Ground Penetrating Radar Systems, based in Toledo, Ohio, provides services that include utility locating, 3D laser scanning, acoustic leak detection, video pipe inspection, underground storage tank locating, concrete scanning and drone imaging. What if all of that information was available in a GIS viewer and digital plan room? That’s the impetus behind SiteMap, the company’s recently released cloud platform that it says will bring site data and BIM together in one useful experience. SiteMap has been tested for the last year internally and with customers such as the University of Toledo.
As the GRPS portfolio expanded from its original business of concrete scanning to all its other services, the data it collected for customers became more valuable. GPRS acquired TruePoint Laser Scanning last June, and it found itself with an even more expansive library of site and construction data.
“We started standardizing our data collection processes,” said Brian Skelding, chief transformation officer at GPRS. “We liken it to the Google maps of the underworld, but SiteMap isn’t exclusive just to the underground space. It’s really the above-ground, above-grade options as well.”
Platform for Site Information
Every blue dot in SiteMap’s base map represents an individual jobsite at which the company has collected data. SiteMap has both a GIS viewer to visualize data on a map and a digital plan room where 2D plans, 3D model information and other construction information can be uploaded, but design information can also be referenced from geolocated points on SiteMap’s GIS viewer. Users can view the files in a directory or as visualized information on a map. Locational information can be added to documents for both above-ground and underground infrastructure. Facility managers can track records and reference them to map points visible in the GIS viewer.
The basic features of SiteMap are available to anyone who signs up, but features such as editing and importing files are available via a paid tier, with the full set of data import options available in a premium tier. The GIS viewer has data layers that users can turn on or off to view, such as only turning on oil and gas piping information in a certain area and turning off all other underground utilities.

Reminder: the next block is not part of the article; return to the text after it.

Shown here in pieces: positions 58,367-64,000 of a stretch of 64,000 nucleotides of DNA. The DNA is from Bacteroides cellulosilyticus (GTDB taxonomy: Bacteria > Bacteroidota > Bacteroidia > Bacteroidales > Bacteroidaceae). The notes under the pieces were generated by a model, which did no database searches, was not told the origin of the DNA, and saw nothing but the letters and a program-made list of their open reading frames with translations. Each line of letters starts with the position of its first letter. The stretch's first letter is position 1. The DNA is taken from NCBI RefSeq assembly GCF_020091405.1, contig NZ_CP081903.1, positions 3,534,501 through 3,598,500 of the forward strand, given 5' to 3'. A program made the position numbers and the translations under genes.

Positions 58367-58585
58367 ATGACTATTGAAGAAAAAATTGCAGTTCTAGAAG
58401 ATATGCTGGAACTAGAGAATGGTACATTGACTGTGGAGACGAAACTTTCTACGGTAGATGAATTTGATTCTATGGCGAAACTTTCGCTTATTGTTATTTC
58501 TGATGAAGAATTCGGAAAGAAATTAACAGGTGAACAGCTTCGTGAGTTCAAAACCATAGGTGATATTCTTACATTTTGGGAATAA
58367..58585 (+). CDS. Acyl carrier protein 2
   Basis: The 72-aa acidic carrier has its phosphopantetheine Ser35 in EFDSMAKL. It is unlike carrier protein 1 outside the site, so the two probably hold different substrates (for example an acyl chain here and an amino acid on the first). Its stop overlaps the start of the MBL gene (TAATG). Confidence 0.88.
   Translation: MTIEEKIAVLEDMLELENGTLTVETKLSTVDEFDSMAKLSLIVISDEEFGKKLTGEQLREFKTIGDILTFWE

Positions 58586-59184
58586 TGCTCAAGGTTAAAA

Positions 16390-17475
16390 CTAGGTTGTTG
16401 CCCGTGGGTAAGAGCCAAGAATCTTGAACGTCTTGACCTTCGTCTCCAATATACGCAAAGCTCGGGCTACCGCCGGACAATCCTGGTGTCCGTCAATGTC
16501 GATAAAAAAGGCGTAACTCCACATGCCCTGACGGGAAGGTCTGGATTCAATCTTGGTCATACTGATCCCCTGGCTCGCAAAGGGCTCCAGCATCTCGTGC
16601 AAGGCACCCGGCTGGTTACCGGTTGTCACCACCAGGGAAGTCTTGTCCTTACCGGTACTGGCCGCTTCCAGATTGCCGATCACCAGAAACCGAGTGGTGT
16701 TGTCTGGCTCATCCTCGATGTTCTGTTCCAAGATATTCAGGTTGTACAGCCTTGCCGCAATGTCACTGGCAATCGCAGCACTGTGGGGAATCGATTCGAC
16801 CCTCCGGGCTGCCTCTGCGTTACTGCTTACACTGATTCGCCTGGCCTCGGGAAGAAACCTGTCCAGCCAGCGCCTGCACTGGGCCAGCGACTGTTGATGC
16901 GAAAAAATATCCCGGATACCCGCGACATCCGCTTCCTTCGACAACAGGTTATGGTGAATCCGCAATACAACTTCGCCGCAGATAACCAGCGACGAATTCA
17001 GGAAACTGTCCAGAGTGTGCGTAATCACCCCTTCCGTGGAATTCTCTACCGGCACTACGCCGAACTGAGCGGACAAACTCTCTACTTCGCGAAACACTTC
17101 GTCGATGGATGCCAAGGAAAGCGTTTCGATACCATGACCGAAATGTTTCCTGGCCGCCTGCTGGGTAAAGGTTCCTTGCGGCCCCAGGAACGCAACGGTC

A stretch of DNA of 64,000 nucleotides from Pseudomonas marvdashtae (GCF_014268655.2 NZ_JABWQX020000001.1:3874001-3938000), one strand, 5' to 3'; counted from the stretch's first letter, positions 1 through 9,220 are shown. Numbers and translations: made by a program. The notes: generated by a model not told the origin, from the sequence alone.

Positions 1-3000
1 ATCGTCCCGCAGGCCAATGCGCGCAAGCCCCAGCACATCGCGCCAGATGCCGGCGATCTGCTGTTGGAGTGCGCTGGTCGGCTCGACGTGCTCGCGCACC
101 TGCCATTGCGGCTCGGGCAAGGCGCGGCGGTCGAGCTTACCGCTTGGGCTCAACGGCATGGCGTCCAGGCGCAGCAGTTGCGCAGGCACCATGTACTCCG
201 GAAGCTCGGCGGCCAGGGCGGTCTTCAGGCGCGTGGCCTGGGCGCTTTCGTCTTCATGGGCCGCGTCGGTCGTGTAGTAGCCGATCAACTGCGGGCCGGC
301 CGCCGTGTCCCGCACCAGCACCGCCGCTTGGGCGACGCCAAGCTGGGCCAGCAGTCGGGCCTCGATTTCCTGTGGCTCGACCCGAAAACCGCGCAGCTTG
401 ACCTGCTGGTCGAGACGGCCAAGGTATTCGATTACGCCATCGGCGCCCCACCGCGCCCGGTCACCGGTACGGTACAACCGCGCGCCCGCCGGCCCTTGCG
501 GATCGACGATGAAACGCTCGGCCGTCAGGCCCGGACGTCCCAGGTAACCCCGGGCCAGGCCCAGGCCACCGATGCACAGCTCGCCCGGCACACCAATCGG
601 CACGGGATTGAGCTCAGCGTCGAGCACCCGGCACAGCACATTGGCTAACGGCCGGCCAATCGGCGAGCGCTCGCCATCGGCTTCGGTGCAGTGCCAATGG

“The attraction to the platform is allowing users that single repository where they can upload as-builts and permits and CAD files and whatever their hearts’ content is,” Skelding said.
While SiteMap’s repository is useful for contractors both before and during construction, Skelding said that GPRS hopes it is useful to owner organizations, too.
“If you’re Target or Tesla, you might want to be able to search a certain address or site,” he said. “We’ve introduced a variety of search functions—being able to retrieve data based on everything from core attributes to latitude and longitude.”
Remote sites that are not connected to electrical grids, that don’t have easy road access or that are otherwise difficult to access can be assessed based on scan mapping data to enable owners to make decisions based on searches and seeing the site in full context through the GIS Viewer.
Automating the upload and attachment of site and construction information that GPRS collected in the field was a major lift for the developers behind SiteMap, even with their experience and wealth of project data. Just over 5 million lines of code have been written to create the SiteMap user experience to date.